Publications

Abstract (Expand)

Human fungal pathogens like Candida albicans respond to host immune surveillance by rapidly adapting their transcriptional programs. Chromatin assembly factors are involved in the regulation of stress genes by modulating the histone density at these loci. Here, we report a novel role for the chromatin assembly-associated histone acetyltransferase complex NuB4 in regulating oxidative stress resistance, antifungal drug tolerance and virulence in C. albicans. Strikingly, depletion of the NuB4 catalytic subunit, the histone acetyltransferase Hat1, markedly increases resistance to oxidative stress and tolerance to azole antifungals. Hydrogen peroxide resistance in cells lacking Hat1 results from higher induction rates of oxidative stress gene expression, accompanied by reduced histone density as well as subsequent increased RNA polymerase recruitment. Furthermore, hat1Delta/Delta cells, despite showing growth defects in vitro, display reduced susceptibility to reactive oxygen-mediated killing by innate immune cells. Thus, clearance from infected mice is delayed although cells lacking Hat1 are severely compromised in killing the host. Interestingly, increased oxidative stress resistance and azole tolerance are phenocopied by the loss of histone chaperone complexes CAF-1 and HIR, respectively, suggesting a central role for NuB4 in the delivery of histones destined for chromatin assembly via distinct pathways. Remarkably, the oxidative stress phenotype of hat1Delta/Delta cells is a species-specific trait only found in C. albicans and members of the CTG clade. The reduced azole susceptibility appears to be conserved in a wider range of fungi. Thus, our work demonstrates how highly conserved chromatin assembly pathways can acquire new functions in pathogenic fungi during coevolution with the host.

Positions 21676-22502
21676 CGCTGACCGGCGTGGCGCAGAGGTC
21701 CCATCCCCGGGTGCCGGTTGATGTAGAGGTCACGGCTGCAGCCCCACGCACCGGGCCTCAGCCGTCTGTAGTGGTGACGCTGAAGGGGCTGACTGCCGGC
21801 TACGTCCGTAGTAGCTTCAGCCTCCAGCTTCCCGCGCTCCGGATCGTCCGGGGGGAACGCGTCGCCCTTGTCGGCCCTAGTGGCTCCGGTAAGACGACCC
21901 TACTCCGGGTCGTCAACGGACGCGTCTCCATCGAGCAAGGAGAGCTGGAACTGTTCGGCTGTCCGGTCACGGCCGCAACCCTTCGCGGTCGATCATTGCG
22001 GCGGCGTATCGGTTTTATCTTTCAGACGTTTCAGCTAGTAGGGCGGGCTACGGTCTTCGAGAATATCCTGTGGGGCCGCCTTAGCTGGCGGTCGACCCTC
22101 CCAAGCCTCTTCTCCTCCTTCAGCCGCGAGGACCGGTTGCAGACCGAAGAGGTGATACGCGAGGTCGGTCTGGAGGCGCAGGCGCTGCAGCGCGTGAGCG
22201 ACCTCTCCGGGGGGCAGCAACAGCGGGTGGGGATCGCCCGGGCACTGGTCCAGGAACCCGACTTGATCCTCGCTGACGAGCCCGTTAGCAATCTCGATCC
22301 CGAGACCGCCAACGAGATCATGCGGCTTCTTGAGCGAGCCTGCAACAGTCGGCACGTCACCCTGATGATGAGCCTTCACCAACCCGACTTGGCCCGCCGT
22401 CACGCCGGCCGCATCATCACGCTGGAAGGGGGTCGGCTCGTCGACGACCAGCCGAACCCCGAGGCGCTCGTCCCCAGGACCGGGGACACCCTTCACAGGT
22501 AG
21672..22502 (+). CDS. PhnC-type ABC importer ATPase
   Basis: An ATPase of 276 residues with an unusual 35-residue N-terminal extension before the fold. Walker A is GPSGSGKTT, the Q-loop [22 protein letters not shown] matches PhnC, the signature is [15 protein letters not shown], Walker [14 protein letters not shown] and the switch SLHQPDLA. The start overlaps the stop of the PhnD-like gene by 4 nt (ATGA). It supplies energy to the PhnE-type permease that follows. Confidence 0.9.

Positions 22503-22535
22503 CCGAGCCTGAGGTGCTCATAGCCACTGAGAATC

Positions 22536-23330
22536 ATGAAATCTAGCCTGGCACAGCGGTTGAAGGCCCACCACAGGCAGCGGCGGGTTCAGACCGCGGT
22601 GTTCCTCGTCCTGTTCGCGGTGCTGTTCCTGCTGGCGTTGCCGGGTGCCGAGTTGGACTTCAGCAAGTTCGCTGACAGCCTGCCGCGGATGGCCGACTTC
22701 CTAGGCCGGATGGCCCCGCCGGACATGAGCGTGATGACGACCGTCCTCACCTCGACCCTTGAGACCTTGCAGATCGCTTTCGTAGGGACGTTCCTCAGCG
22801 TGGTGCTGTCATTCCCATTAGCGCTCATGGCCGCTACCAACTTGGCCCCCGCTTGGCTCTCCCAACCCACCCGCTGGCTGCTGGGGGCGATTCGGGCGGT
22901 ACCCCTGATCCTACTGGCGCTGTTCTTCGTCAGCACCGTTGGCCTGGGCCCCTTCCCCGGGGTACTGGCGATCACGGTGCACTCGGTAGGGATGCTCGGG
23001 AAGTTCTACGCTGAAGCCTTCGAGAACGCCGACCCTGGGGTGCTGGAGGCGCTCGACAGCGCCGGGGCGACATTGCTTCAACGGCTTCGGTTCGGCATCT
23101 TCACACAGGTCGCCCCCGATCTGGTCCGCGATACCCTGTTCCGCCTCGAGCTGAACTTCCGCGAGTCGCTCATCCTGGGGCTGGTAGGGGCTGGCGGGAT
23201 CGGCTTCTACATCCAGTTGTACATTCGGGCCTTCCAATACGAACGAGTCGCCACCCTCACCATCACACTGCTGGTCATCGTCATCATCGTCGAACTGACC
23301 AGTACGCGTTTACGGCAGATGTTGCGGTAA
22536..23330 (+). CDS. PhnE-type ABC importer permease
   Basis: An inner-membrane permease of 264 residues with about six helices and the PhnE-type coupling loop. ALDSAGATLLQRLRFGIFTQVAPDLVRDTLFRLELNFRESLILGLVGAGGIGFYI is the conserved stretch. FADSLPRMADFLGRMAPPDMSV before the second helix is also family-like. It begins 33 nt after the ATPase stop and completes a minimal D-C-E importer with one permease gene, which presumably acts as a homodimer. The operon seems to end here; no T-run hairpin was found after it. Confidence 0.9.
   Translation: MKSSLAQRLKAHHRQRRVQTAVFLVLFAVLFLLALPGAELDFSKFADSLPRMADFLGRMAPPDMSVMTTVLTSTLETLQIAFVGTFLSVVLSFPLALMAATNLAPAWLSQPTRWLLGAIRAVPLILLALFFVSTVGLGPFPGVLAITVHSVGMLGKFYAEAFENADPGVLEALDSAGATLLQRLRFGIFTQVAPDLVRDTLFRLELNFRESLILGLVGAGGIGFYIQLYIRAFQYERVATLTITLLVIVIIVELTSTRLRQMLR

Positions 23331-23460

Authors: M. Tscherner, F. Zwolanek, S. Jenull, F. J. Sedlazeck, A. Petryshyn, I. E. Frohner, J. Mavrianos, N. Chauhan, A. von Haeseler, K. Kuchler

Date Published: No date defined

Journal: PLoS Pathog

Abstract (Expand)

Candida albicans is the most important fungal pathogen of humans, causing severe infections, especially in nosocomial and immunocompromised settings. However, it is also the most prevalent fungus of the normal human microbiome, where it shares its habitat with hundreds of trillions of other microbial cells. Despite weak organic acids (WOAs) being among the most abundant metabolites produced by bacterial microbiota, little is known about their effect on C. albicans. Here we used a sequencing-based profiling strategy to systematically investigate the transcriptional stress response of C. albicans to lactic, acetic, propionic, and butyric acid at several time points after treatment. Our data reveal a complex transcriptional response, with individual WOAs triggering unique gene expression profiles and with important differences between acute and chronic exposure. Despite these dissimilarities, we found significant overlaps between the gene expression changes induced by each WOA, which led us to uncover a core transcriptional response that was largely unrelated to other previously published C. albicans transcriptional stress responses. Genes commonly up-regulated by WOAs were enriched in several iron transporters, which was associated with an overall decrease in intracellular iron concentrations. Moreover, chronic exposure to any WOA lead to down-regulation of RNA synthesis and ribosome biogenesis genes, which resulted in significant reduction of total RNA levels and of ribosomal RNA in particular. In conclusion, this study suggests that gastrointestinal microbiota might directly influence C. albicans physiology via production of WOAs, with possible implications of how this fungus interacts with its host in both health and disease.

Authors: F. Cottier, A. S. Tan, J. Chen, J. Lum, F. Zolezzi, M. Poidinger, N. Pavelka

Date Published: 1st Feb 2015

Journal: G3 (Bethesda)

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